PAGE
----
Sniping from the sidelines for much of the campaign, he was summoned from his own brand of internal exile for what may proved a valedictory appearance when Almunia developed a wrist injury. Yet for much of the match, he prospered, producing a hat-trick of outstanding saves from Wayne Rooney, all with his feet, and suggesting an aura of arrogance is a distinct advantage for a goalkeeper.
It was a memorable cameo in, for Arsenal, an encouraging season. But it was not quite enough.
MAN OF THE MATCH: Emmanuel Adebayor - Scored Arsenal's winner at Old Trafford last season and briefly threatened to repeat that with a well hidden handball from five yards out. Although he has been below par recently, he led the line intelligently, linking up well with the attacking midfielders and helping Arsenal flourish on the counter-attack.
MANCHESTER UNITED VERDICT: Ferguson has started to favour a 4-5-1 formation for the biggest games. It has often worked, too, but they looked much more comfortable today after the arrival of Tevez and the reversion to 4-4-2. The midfield situation was further complicated, too: Park did not do enough to justify his selection ahead of Ryan Giggs but the dynamic Hargreaves produced a second influential display of the week.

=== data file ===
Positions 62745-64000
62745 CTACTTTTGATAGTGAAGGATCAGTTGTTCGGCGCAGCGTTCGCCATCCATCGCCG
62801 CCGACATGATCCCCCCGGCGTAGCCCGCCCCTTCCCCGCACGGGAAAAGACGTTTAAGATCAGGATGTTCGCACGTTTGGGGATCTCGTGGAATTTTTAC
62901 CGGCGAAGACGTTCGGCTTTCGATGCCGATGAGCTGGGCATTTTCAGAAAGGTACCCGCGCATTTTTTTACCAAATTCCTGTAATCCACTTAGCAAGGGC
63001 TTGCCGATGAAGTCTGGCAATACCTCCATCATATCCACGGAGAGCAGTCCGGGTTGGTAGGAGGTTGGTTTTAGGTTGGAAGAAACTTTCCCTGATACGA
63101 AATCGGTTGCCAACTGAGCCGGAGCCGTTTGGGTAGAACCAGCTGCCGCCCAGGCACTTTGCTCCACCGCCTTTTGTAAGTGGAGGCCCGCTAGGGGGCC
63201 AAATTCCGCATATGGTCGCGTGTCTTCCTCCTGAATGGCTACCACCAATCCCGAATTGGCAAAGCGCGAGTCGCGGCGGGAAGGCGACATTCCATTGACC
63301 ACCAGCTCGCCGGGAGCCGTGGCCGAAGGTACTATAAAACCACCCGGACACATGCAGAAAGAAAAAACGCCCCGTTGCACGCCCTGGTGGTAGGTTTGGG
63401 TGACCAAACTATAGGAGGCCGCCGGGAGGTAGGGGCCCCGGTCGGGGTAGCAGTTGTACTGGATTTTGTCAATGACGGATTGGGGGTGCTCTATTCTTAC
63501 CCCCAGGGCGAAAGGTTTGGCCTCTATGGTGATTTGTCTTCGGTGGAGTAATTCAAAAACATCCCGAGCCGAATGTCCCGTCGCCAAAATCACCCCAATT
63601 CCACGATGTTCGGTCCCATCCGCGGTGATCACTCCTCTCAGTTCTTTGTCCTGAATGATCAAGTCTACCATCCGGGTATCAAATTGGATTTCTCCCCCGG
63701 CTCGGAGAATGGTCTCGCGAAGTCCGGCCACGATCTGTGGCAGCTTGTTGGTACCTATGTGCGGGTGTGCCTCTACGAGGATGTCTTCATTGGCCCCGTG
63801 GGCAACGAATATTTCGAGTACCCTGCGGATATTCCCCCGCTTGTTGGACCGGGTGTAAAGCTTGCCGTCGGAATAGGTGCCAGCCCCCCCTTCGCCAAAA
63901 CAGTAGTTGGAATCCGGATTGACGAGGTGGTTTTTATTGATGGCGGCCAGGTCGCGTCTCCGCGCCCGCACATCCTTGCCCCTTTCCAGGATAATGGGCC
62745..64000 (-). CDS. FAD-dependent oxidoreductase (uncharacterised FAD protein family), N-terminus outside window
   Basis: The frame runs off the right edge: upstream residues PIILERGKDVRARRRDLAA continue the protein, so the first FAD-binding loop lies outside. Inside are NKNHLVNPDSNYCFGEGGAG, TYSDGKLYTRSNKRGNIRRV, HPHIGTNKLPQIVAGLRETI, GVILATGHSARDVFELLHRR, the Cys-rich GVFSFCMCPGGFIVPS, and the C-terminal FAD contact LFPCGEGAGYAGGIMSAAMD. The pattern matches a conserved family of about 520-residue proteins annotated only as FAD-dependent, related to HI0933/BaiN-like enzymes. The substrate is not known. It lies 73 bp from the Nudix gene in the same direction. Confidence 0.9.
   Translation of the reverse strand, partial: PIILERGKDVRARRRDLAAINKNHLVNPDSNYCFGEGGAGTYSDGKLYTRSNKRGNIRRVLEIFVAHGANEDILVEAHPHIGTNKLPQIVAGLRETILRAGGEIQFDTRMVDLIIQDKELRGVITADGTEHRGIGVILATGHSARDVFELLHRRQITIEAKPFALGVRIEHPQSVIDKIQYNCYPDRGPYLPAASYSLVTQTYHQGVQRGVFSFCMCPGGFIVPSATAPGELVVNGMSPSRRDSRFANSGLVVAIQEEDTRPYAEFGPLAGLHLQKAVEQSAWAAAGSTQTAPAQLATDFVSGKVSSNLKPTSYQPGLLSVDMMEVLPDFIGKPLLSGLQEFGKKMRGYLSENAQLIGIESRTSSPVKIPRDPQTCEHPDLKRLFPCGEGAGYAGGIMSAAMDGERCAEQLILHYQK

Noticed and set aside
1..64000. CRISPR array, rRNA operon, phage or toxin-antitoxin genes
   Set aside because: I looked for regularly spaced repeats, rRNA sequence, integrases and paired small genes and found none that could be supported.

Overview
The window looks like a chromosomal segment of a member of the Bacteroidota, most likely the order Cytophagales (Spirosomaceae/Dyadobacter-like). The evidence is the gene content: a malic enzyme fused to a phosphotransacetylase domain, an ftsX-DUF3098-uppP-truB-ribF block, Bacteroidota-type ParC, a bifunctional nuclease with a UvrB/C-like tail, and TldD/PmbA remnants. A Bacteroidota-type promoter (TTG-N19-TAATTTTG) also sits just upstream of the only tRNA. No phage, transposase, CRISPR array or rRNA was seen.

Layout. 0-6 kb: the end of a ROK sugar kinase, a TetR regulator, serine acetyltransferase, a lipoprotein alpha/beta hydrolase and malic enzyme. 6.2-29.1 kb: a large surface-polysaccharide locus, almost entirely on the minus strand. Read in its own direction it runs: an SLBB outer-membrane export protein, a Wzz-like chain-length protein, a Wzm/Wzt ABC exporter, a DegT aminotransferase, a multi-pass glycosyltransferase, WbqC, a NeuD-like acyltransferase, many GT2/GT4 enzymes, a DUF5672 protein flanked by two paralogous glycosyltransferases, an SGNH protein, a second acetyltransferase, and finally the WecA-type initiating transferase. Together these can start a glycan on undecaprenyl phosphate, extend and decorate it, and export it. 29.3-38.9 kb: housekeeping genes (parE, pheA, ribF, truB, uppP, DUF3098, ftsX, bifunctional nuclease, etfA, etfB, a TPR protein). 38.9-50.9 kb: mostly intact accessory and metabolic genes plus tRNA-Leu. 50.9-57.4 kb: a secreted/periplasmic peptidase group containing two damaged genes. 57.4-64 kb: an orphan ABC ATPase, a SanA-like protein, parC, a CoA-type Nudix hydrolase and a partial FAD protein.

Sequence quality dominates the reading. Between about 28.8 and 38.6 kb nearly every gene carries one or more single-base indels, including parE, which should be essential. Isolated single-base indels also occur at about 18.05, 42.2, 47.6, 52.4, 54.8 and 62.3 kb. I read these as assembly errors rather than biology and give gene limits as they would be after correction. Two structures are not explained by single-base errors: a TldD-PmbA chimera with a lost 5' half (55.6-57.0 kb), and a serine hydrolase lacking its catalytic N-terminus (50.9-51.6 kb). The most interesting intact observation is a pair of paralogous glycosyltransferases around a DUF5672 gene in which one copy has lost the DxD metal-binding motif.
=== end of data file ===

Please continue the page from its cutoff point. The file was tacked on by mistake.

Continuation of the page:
ARSENAL VERDICT: Ferguson accepted they were the better side in the first half and did not deserve to lose, and it was hard to disagree. It was heartening to see a side with the ability to impose their slick passing game on United, but clean sheets continue to elude Arsenal. Whether the centre-back partnership of Song and Gallas was a one-off or a sign of things to come remains to be seen, but the Cameroonian at least looked a more solid option than Philippe Senderos. Deprived of Mathieu Flamini, Abou Diaby, Bakary Sagna, Tomas Rosicky and Eduardo, this was an accomplished display, but without the result they merited.
NOT SO FAB: It did not go unnoticed in the press room beforehand that, while Fabio Capello praised Theo Walcott for the scintillating solo run to set up Emmanuel Adebayor's goal at Anfield on Tuesday, the England coach had actually left by then. Had the unlamented Steve McClaren done likewise, he would have been pilloried.